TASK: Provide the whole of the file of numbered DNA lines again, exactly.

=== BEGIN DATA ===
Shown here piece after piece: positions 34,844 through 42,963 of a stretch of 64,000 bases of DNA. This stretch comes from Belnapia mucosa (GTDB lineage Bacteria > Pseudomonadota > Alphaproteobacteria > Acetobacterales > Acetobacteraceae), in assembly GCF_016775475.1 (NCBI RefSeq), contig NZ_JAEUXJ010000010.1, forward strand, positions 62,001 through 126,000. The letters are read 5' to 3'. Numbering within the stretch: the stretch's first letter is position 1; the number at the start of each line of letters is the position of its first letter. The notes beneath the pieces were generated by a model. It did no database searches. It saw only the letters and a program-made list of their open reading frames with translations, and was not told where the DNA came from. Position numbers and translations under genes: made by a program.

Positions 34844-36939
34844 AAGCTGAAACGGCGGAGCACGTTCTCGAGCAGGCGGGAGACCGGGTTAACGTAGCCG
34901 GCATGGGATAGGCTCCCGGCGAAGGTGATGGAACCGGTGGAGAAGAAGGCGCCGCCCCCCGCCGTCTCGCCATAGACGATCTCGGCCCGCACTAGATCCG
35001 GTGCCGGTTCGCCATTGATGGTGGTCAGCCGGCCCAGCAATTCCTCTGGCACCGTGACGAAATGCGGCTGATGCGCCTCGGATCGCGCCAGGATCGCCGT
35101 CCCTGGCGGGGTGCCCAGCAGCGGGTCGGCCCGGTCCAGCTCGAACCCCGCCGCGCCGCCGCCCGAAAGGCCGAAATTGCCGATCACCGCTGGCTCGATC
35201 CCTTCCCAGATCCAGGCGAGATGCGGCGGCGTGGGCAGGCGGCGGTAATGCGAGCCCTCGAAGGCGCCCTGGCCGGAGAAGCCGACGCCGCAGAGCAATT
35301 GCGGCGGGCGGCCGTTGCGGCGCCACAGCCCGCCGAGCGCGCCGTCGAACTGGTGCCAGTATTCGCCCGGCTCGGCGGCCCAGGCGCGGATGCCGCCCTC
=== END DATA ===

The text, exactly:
Shown here piece after piece: positions 34,844 through 42,963 of a stretch of 64,000 bases of DNA. This stretch comes from Belnapia mucosa (GTDB lineage Bacteria > Pseudomonadota > Alphaproteobacteria > Acetobacterales > Acetobacteraceae), in assembly GCF_016775475.1 (NCBI RefSeq), contig NZ_JAEUXJ010000010.1, forward strand, positions 62,001 through 126,000. The letters are read 5' to 3'. Numbering within the stretch: the stretch's first letter is position 1; the number at the start of each line of letters is the position of its first letter. The notes beneath the pieces were generated by a model. It did no database searches. It saw only the letters and a program-made list of their open reading frames with translations, and was not told where the DNA came from. Position numbers and translations under genes: made by a program.

Positions 34844-36939
34844 AAGCTGAAACGGCGGAGCACGTTCTCGAGCAGGCGGGAGACCGGGTTAACGTAGCCG
34901 GCATGGGATAGGCTCCCGGCGAAGGTGATGGAACCGGTGGAGAAGAAGGCGCCGCCCCCCGCCGTCTCGCCATAGACGATCTCGGCCCGCACTAGATCCG
35001 GTGCCGGTTCGCCATTGATGGTGGTCAGCCGGCCCAGCAATTCCTCTGGCACCGTGACGAAATGCGGCTGATGCGCCTCGGATCGCGCCAGGATCGCCGT
35101 CCCTGGCGGGGTGCCCAGCAGCGGGTCGGCCCGGTCCAGCTCGAACCCCGCCGCGCCGCCGCCCGAAAGGCCGAAATTGCCGATCACCGCTGGCTCGATC
35201 CCTTCCCAGATCCAGGCGAGATGCGGCGGCGTGGGCAGGCGGCGGTAATGCGAGCCCTCGAAGGCGCCCTGGCCGGAGAAGCCGACGCCGCAGAGCAATT
35301 GCGGCGGGCGGCCGTTGCGGCGCCACAGCCCGCCGAGCGCGCCGTCGAACTGGTGCCAGTATTCGCCCGGCTCGGCGGCCCAGGCGCGGATGCCGCCCTC